Animal activists have released virtual reality footage giving a confronting close-up of "suffering" sows held in farrowing crates.
Safe and Farmwatch have used hidden cameras, including 360-degree footage, to give a unique view from inside a New Zealand farm shed alongside the pigs.
The footage has been obtained by Farmwatch at an undisclosed Waikato piggery.
It shows sows confined in farrowing crates unable to turn around for weeks on end and struggling to lie down.
Some are shown biting at the bars and one makes a bid to escape.
The footage also shows a sow being repeatedly jabbed in the head with a pipe and piglets being thrown into containers while their mothers cry out.
Safe is calling for an immediate ban on farrowing crates and have launched a petition calling on the Government to ensure the sows stop being confined in cages.
"Suffering of animals on New Zealand pig farms is sadly common place. Despite continual public outcries over the years, sows are still confined in metal cages little wider than themselves, living a life of misery," said Safe campaigns director Mandy Carter.
"Virtual reality will allow the public to experience what NZ Pork would rather they did not.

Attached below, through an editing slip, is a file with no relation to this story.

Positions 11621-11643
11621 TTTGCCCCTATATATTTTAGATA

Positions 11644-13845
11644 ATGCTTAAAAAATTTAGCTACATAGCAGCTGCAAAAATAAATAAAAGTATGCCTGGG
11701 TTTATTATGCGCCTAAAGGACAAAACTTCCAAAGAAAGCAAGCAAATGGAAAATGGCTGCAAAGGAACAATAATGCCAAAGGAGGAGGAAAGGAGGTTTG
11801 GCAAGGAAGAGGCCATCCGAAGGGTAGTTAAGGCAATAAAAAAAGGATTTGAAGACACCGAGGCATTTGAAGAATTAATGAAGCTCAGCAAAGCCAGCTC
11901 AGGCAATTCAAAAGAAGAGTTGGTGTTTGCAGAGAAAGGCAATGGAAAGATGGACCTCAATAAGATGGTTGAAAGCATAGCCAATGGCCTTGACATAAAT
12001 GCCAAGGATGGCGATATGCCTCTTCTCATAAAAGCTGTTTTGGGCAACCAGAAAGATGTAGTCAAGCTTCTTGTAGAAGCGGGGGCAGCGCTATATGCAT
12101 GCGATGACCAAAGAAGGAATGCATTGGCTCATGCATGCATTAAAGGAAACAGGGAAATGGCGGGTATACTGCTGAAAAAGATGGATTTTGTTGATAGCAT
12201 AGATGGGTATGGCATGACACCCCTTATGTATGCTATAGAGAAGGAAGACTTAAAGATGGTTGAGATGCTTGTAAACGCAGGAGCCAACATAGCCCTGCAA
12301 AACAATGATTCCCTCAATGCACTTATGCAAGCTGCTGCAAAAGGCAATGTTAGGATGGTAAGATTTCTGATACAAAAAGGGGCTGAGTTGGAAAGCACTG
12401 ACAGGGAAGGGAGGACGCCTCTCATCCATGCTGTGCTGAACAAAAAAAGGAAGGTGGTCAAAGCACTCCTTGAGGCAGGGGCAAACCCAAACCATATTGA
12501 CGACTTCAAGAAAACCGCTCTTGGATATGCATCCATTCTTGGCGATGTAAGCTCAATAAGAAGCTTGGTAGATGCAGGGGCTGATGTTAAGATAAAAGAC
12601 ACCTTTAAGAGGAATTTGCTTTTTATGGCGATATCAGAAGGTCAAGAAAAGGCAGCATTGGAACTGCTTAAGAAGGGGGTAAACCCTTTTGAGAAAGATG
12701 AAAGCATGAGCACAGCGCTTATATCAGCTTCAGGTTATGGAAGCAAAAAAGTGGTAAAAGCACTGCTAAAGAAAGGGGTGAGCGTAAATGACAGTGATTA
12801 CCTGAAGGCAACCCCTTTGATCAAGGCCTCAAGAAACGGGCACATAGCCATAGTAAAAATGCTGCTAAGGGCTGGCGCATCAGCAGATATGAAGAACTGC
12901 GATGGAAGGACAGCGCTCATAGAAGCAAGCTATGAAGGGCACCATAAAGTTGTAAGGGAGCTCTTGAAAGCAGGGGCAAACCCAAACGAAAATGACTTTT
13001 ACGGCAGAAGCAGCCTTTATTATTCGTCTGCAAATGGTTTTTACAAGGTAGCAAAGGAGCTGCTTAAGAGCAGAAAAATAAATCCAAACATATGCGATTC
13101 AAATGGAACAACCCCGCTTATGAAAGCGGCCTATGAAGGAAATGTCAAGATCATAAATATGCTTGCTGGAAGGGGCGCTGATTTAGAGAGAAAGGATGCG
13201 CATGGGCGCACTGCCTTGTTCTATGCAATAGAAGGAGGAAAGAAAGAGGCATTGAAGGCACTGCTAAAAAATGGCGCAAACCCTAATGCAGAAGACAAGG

"Now, with the 360-degree footage, people can see for themselves and understand the desperation and boredom these animals experience every day."
Safe says the unique immersive experience allows the public to gain a powerful insight into what life is like for sows imprisoned in farrowing crates.
The animal welfare lobby say farrowing crates, used by some in the pig industry, breach the Animal Welfare Act because they prevent pigs from expressing their normal behaviour, which is a requirement of the act.
The Government animal welfare committee has agreed that farrowing crates do not meet the requirements of the Animal Welfare Act and have introduced new regulations. Safe says the changes require the cage to be barely bigger than the sow inside it and want farrowing crates banned altogether.
New Zealand Pork was not able to be reached for comment.